All identical twins are tempted to pretend to be each other, particularly when they are young. Helen and Ellie decide to do just this one day. Helen doesn’t think Ellie will manage to imitate her very well, after all she is the leader, the bright one, the popular one, and Ellie just trails around after her. But Ellie surprises her. Then surprises her even more when she refuses to swap back…
Suddenly her sister has everything, her toys, her clothes, her friends, her glowing record at school and the favour of her mother. Now she is the one being taken out of normal lessons for special help, and her frustration at the unfairness of it all is attributed to the cord getting wrapped around her neck during birth just like her sisters tantrums had been. Meanwhile Ellie is blossoming.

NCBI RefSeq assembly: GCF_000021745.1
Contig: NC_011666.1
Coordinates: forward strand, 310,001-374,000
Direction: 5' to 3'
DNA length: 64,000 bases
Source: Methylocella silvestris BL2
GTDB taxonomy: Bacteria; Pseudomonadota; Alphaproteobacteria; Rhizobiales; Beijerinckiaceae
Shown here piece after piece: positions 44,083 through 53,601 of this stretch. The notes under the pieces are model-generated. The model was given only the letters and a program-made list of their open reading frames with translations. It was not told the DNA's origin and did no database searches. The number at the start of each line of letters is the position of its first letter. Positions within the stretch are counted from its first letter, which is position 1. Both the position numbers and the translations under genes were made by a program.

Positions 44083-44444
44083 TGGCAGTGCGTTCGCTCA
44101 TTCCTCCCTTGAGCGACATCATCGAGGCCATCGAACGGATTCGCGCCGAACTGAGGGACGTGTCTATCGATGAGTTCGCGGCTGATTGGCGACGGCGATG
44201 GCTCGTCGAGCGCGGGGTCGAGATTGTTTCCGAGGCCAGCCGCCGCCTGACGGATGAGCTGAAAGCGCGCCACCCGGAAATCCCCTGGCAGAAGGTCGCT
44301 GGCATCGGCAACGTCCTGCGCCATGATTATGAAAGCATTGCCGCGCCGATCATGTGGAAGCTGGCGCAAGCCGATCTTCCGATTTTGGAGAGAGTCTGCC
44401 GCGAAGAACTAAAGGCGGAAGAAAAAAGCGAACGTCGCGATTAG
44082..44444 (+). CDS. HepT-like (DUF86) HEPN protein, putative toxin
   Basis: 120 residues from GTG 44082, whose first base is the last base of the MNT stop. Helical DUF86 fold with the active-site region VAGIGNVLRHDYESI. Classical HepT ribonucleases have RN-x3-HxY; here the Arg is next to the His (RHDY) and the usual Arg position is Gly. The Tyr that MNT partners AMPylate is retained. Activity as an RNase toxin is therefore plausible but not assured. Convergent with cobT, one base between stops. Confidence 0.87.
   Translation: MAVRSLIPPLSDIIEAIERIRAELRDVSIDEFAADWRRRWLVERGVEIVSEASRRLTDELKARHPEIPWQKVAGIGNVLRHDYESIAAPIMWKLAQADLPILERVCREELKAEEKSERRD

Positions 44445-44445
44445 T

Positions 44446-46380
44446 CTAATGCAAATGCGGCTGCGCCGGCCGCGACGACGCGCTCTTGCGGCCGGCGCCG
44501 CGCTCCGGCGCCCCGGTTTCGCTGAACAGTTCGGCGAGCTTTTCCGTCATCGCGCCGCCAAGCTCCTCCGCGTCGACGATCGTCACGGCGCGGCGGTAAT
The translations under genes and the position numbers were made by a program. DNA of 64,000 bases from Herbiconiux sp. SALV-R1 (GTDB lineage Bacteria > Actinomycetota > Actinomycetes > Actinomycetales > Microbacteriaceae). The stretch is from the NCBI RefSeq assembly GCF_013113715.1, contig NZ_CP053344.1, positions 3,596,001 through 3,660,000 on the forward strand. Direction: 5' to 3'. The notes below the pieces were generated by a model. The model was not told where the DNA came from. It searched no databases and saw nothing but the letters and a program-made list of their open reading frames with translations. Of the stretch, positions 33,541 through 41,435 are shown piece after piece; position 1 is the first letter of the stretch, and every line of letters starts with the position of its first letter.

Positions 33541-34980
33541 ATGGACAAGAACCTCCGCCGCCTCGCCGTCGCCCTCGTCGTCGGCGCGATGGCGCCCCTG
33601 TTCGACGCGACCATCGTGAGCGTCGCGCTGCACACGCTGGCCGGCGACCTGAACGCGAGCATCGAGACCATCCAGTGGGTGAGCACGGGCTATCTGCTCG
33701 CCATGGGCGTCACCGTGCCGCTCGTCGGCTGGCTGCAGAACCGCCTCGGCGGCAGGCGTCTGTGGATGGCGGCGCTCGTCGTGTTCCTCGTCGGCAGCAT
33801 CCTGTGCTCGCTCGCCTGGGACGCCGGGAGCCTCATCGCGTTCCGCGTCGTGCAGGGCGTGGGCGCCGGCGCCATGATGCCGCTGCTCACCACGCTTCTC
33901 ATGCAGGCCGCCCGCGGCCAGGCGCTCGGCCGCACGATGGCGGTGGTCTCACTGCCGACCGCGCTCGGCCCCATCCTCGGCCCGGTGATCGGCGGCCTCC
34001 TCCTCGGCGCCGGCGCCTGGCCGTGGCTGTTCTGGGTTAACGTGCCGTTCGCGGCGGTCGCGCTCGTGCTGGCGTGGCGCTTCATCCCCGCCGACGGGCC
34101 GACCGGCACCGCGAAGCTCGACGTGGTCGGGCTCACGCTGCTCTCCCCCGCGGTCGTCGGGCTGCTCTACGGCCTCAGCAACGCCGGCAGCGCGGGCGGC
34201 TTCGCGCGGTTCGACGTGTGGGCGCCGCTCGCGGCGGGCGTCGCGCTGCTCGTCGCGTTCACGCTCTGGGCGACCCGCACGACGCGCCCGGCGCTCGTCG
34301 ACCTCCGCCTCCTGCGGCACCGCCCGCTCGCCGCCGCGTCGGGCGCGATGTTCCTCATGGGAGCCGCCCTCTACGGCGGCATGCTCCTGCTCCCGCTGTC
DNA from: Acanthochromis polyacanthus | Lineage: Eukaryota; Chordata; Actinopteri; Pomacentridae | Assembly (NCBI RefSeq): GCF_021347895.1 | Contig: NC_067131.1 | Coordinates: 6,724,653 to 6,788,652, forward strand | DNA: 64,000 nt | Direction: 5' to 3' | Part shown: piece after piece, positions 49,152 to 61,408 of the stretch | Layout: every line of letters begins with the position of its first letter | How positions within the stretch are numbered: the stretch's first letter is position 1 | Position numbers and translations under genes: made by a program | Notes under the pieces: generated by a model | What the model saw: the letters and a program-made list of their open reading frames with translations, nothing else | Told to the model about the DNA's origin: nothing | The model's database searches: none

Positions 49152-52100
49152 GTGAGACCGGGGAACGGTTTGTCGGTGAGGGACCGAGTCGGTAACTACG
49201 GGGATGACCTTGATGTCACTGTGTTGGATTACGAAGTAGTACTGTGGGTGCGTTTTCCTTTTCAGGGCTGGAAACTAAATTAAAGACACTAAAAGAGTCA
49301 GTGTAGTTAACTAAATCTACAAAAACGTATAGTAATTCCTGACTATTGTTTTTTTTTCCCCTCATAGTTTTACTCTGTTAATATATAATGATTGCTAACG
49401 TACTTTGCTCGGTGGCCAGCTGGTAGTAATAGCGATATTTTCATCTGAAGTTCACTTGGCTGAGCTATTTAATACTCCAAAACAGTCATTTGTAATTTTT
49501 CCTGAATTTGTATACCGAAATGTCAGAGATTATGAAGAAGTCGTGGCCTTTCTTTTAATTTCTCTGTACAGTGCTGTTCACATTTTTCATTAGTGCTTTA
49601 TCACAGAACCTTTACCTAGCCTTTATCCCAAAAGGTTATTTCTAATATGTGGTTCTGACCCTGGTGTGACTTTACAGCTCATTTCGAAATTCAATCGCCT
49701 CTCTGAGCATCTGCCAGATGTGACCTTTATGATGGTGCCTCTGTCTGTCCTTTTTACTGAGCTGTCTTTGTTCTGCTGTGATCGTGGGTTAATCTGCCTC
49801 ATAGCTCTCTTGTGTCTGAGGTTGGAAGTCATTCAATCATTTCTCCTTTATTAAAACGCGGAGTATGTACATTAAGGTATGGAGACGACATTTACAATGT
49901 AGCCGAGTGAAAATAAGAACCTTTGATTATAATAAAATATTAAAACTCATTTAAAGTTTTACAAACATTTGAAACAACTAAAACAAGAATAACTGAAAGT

The story is told in first person by Helen as it happens and simultaneously from the modern day Helen’s in third person. The Helen of today is a drug addict going by the name of Smudge, and Ellie, now a popular TV personality is in a coma after a car crash.
This is a short book, but it’s packed full of tension and pulls you in right from the start. I read this in pretty much one sitting. It is brilliantly written and raises questions about the role of nuture in childcare, portrays the effects of gas lighting, sibling rivalry and mental illness without ever once being preachy or hysterical, or more importantly diverting from the story.
This is a true psychological thriller and a stand out debut. It could easily be this years ‘Gone Girl’. Read it now! Everyone will be talking about it in the next few months! I hope we get to see a lot more from Ann Morgan’s pen.